Have you ever experienced cyberbullying? Would you say it is worse than physical or verbal bullying?
“Cyberbullying is willful and repeated harm inflicted through the use of computers, cell phones, and other electronic devices.” (Hinduja & Patchin, 2009)
Williams and Guerra (2007) report on a study done over two years with 3,339 Colorado youth in 2005 and 2,293 youth in 2006 completing a survey about their experience of bullying. Their resulting prevalence figures are below:
Of course, with the rapidly changing internet industry, the differences between countries, and the problems of self-reporting, these figures may not be an accurate representation of current prevalence. Hinduja and Patchin (2009) report on other research that suggests cyberbullying rates of up to 20%.
However, Williams and Guerra’s research does give us some indication of when children may be most vulnerable to cyberbullying.
With the prevalence of technology, there are so many tools for cyberbulling – email, chat rooms, rating/voting sites, blogging and gaming, instant messaging and cell phones … and the list goes on.
Hinduja and Patchin (2009) report that the most common forms of cyber-bullying include:
- photoshopping images to portray a person in compromising, humorous or humiliating ways.
- flaming – sending or posting inflammatory messages.
- trolling – posting less personally directed comments to stir up arguments or generally to disrupt online social interaction.
- Identity theft – such as posting a bogus and insulting profile of a person on a social networking site. These often include suggestions of promiscuity, drug-use or disclosure of personal information.
- Happy-slapping – where an incident of physical bullying/abuse is videoed or photographed and posted on the internet through sites such as You Tube.
- Physical threats – including death threats sent via email or mobile phone.
Hinduja and Patchin (2009) suggest three key reasons why adolescents cyberbully:
- For revenge
- Because they think the victim deserves it
- For fun
One of the most distressing features of cyberbullying is that the bully is often someone known, or even trusted, by the victim (Hinduja & Patchin, 2009). For example, Hinduja and Patchin tell of an incident where one student confided in a friend, revealing that she was pregnant. The next thing she knew, it was all over the school due to a viral phone message.
The deep psychological hurt engendered by such incidences have lead to youth suicide such as the story of a 14 year old girl in Melbourne.
Cyberbullying can also lead to other mental health and future relationship issues. Imagine the difficulty you would have in trusting others in the future if you had been betrayed in such a way by what you thought was a close friend.
Could this be more damaging than physical bullying?
While most cyberbullying is done by people known to the victim, there is that element of removal. The bully is not getting any immediate feedback from their victim’s body-language about the impact of their actions. Thus, they don’t need to control their behaviour for fear of the physical or social consequences.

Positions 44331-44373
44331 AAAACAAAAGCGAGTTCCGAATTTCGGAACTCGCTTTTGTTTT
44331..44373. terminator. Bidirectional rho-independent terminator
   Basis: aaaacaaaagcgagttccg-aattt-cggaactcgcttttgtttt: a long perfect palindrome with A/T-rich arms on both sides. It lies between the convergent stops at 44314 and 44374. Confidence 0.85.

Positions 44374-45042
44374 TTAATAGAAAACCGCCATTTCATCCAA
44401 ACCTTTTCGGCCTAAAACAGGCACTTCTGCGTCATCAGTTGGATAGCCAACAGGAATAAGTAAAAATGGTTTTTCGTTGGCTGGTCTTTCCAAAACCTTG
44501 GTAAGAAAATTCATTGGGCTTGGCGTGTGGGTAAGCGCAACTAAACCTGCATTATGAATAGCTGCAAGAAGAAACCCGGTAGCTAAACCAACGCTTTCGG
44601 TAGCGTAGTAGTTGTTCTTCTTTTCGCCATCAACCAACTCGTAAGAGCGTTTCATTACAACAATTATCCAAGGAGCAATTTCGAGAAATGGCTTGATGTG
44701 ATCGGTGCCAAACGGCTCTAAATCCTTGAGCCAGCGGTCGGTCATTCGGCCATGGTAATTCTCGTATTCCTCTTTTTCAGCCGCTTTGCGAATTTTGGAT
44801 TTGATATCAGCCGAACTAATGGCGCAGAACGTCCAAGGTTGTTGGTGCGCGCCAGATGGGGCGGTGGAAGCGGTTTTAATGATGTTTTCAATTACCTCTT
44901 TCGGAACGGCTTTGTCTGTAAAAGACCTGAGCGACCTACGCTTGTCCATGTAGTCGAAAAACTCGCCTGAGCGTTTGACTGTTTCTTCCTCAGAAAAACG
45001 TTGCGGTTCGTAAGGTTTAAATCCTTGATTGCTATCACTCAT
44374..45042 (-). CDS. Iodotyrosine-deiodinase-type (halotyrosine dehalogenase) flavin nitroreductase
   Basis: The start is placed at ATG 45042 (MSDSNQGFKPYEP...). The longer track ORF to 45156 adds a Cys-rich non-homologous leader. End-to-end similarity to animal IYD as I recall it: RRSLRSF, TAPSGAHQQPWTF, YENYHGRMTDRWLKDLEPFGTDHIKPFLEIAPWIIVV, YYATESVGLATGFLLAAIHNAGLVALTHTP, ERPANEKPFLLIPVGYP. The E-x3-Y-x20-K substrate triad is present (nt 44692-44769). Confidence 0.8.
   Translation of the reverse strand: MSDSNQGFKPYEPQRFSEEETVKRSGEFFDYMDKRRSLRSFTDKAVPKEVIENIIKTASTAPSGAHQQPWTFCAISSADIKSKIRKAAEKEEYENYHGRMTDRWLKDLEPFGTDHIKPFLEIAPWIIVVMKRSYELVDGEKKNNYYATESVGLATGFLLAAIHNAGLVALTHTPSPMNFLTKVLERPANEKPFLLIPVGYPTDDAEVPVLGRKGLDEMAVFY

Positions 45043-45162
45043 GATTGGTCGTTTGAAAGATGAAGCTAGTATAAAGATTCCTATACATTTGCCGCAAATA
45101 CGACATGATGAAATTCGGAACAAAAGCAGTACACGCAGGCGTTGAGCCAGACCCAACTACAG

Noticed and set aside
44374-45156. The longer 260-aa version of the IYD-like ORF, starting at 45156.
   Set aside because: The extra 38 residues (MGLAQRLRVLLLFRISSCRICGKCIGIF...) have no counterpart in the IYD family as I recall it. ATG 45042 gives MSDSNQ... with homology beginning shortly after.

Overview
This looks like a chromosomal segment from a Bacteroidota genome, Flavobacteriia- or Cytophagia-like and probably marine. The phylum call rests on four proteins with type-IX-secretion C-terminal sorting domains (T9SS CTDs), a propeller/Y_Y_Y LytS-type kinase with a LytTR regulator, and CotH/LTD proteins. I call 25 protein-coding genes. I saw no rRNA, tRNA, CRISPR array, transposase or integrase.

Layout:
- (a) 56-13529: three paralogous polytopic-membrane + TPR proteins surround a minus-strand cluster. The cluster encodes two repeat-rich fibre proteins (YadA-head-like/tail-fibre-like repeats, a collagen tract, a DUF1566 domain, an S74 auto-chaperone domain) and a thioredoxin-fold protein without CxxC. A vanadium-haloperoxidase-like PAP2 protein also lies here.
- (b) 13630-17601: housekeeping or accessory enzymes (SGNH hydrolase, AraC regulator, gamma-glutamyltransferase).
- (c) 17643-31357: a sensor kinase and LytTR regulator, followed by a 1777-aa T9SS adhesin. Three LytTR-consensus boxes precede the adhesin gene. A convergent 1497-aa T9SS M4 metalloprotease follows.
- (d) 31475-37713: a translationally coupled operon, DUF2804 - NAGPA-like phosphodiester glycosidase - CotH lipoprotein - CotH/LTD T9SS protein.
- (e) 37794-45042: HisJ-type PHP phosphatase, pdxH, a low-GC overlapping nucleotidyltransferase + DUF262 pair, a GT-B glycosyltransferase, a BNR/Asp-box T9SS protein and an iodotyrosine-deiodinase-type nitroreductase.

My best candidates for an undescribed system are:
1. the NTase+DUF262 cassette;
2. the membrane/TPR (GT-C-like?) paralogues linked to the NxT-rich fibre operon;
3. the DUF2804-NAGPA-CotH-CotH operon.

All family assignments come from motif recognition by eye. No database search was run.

Bullies can further avoid these consequences if they choose to remain anonymous. This provides them with a great sense of power and freedom (Hinduja & Patchin, 2009).
One consequence of this may mean that adolescents motivated by a sense of “fun” cross the line between humour and humiliation without being aware of the fact. For some “victims” the whole incident may seem humourous until things start getting out of control as more and more people access and comment on a posting. In other cases, the victim isn’t even aware of what is going on until things have blown up and it is too late to respond without widespread social consequences (Hinduja & Patchin, 2009).
The problem with the cyberworld is that once something is out there it is permanent. For example, even if the originator of an insulting photoshopped image deletes that photo there is no way of controlling who has copied, downloaded, uploaded or printed the image. And even deleted images can be accessed by the internet-savvy.
Imagine how helpless this makes the victim feel! Imagine the regret if it had been done initially “just for fun”.
There is no going back.
Stop and think before you press send. This is a message we all need to heed.
Technology expedites the sharing of information. Batched messages or emails can reach hundreds of people simultaneously. A posted message, photo or video can be accessed by people neither the bully nor the victim have ever met.
This phenomenon turns individual bullying into group bullying – where the powerlessness of the victim increases greatly. It can also mean that the bully feels a mass of approval for their behaviour whilst having no visual feedback from the victim in terms of body language to communicate the negative effect that their behaviour is having.
Hinduja and Patchin also suggest that the lack of supervision, especially in the context of private person-to-person communication such as emails and text messages, is another reason why cyberbullying can go unchecked.
In short, the difference between traditional bullying and cyberbullying is that the measures for identifying when you have crossed the line, and moderating your own behaviour, are not immediately present or as effective in the cyberworld.
Being bullied remotely takes the humanity out of human interaction.
The only way we can truly stop it is to help children understand and think about the significant impact posting, emailing or texting something can have on others – even if they are just doing it for fun.
Hinduja, S. and Patchin, J.W. (2009). Bullying Beyond the Schoolyard: Preventing and responding to cyberbullying. Corwin Press: California.
Williams, K.R., and Guerra, N.G. (2007). Prevalence and Predictors of Internet Bullying. Journal of Adolescent Health, 41, S14–S21